How to tell when you customers are running your business into the ground…before your broke.

I recently had the opportunity to work with a restaurant whose customers were going to be the root cause of its failure.  I say going to be, they still have some time left in their slow painful death.

My final suggestion to this restaurant was; FIRE YOUR CUSTOMERS.

Here is the back story, build into a hundred and fifty year old estate this long-established restaurant is considered to have been one of the first in the city’s business district.  For the last 38 years it has operated as City House Restaurant (Yup, changed the name to protect the client, wouldn’t you?).

For years it was a destination eatery and jazz club (yup lied about the music style too, but they do have some.).

The current owners bought it a few months ago.  No longer a destination, a quick internet search revealed dozens of negative reviews over the last ten years, “I’m sorry the brand name you just bought has a negative reputation.”

Suggestion One: Re-Brand

Now you know as well as I do that simply changing the name or the drapes do not fix the real issues but it does give them a chance at a fresh start.  So why were the reviews all negative?  The food.

Alright, well the new owner is a veteran chef, having cooked for world leaders and parties of thousands, He may just have the right stuff…except he’s been run ragged and has not had the time to even begin fixing the kitchen so the same food keeps rolling out.

Suggestion Two: Create your own menu and control the quality of food coming out of the kitchen.

Which begs the question of why he’s been too focused outside of his expertise?

The wait staff; with an average experience of two weeks typically don’t stay for more than a week.  With no floor manager he is trying to run the front of house himself without the skill (IMHO) to do so.  The same attention to detail that a chef should have with his food and kitchen is misplaced with independent contractors who serve the food and provide personalized service to the guests.  Service flair is a different art form from cooking, that being said the majority of the customers don’t help but we’ll talk about them in a second.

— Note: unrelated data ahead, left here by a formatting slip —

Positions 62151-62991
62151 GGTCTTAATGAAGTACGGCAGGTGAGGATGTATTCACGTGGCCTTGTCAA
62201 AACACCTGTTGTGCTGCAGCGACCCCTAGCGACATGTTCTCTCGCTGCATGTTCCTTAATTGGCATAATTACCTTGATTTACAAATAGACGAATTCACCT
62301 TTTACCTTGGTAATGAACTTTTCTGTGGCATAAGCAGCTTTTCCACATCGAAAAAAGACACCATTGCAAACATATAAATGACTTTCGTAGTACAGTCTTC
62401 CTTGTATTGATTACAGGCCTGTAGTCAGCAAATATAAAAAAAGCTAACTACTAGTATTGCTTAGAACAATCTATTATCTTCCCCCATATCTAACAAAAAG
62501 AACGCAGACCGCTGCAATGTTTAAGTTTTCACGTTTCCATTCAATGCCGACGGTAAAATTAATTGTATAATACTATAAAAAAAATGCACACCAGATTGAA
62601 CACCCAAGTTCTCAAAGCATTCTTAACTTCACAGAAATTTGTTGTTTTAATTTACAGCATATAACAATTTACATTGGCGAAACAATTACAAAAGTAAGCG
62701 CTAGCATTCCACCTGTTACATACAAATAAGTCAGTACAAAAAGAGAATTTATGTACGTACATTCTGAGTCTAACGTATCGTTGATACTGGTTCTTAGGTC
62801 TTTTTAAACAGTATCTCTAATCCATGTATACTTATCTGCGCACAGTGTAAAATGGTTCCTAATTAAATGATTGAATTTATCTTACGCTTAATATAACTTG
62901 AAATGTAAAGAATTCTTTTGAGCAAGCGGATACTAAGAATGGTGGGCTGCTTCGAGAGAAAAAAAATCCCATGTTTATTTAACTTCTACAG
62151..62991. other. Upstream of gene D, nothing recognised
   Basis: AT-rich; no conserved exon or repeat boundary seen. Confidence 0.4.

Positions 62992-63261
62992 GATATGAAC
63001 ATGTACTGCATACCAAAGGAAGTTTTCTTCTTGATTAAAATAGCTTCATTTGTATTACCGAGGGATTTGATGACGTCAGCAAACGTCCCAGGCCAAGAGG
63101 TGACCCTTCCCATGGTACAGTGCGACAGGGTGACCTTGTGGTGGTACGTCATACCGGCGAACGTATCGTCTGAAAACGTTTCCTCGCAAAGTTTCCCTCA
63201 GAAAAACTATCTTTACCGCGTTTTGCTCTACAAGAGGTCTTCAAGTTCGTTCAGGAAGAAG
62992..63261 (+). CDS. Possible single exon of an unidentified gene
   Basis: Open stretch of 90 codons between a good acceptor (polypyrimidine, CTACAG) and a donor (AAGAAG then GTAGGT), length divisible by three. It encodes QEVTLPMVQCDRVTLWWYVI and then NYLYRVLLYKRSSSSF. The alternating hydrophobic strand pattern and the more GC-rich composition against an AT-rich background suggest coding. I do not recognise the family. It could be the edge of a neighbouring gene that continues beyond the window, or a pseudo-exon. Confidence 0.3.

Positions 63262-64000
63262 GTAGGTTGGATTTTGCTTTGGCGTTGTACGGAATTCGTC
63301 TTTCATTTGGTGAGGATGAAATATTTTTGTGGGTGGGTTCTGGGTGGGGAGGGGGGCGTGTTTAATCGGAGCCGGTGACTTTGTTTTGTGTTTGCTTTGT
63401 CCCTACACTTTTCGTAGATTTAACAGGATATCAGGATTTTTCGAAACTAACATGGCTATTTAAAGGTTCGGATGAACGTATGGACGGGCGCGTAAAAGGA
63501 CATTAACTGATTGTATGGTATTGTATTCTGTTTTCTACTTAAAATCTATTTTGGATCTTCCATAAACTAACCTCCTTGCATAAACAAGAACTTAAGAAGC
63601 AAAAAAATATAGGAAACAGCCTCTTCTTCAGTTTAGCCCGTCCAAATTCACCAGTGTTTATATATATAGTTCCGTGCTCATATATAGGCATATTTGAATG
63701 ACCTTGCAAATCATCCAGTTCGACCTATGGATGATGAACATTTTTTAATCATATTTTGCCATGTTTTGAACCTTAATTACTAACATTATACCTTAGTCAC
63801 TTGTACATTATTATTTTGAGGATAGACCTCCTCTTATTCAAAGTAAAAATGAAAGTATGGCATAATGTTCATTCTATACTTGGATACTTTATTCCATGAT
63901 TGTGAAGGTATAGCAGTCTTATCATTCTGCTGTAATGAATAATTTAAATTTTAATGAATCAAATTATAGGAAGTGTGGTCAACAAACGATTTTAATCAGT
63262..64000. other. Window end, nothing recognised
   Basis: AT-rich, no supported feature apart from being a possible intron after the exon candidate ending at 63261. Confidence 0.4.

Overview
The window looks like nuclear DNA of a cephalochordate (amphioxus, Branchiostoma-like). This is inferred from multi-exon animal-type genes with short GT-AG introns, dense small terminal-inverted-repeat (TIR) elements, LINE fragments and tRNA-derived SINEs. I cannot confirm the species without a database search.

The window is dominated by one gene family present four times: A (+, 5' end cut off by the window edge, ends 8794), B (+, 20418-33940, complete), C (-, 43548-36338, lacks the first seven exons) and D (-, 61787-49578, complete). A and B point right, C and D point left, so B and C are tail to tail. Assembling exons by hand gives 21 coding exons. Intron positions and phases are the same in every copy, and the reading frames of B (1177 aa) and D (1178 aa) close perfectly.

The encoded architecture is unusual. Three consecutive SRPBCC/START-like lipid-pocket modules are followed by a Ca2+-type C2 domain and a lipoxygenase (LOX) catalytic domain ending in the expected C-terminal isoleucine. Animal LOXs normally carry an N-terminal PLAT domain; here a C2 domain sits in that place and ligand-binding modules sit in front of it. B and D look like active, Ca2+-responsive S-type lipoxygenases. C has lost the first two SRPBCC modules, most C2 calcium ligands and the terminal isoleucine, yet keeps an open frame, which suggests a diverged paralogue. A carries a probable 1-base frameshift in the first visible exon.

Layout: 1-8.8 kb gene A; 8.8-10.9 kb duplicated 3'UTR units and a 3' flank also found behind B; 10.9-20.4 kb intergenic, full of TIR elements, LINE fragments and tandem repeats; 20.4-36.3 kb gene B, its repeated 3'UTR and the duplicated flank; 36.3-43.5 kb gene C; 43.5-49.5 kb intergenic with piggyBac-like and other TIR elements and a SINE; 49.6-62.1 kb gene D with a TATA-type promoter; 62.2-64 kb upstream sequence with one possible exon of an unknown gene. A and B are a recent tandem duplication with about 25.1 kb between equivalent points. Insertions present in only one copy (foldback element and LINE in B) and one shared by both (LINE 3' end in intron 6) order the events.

Suggestion Three: Hire or promote someone to run the floor staff and step back.

So what is the big deal with these customers I keep mentioning?  One of the things that drew him to buying the restaurant was a guaranteed contract with several tour companies that brought 50 to 400 people to eat and what a great deal they had.  For $15 per person including tax and gratuity they received a soup and salad to start, main course of grilled salmon, or steak, or chicken and desert course with coffee or tea…wow, just wow, 1995 pricing at it’s best.  Aside from a very narrow profit margin these tour groups are foreign tourists who speak little to no English or French making the serving staffs interaction with them minimal at best and simply do to the fact they are on tour of Canada the chance of repeat patronage nil.

Final Suggestion; Fire you customers and build a local reputation.

The amount of energy, time and money spent trying to simply service this client group is staggering with absolutely no return.

Removing the offending customers, even at the cost of a penalty and gaining the ability to spend the same energy of making a better products and giving a different client group more service can serve your business far more in the short run.

The urge to hold onto something familiar and predictable no matter how little return your business derives from it could be your ball and chain, so I need to ask, “are your clients holding you back?  Is it time to FIRE your customers?”

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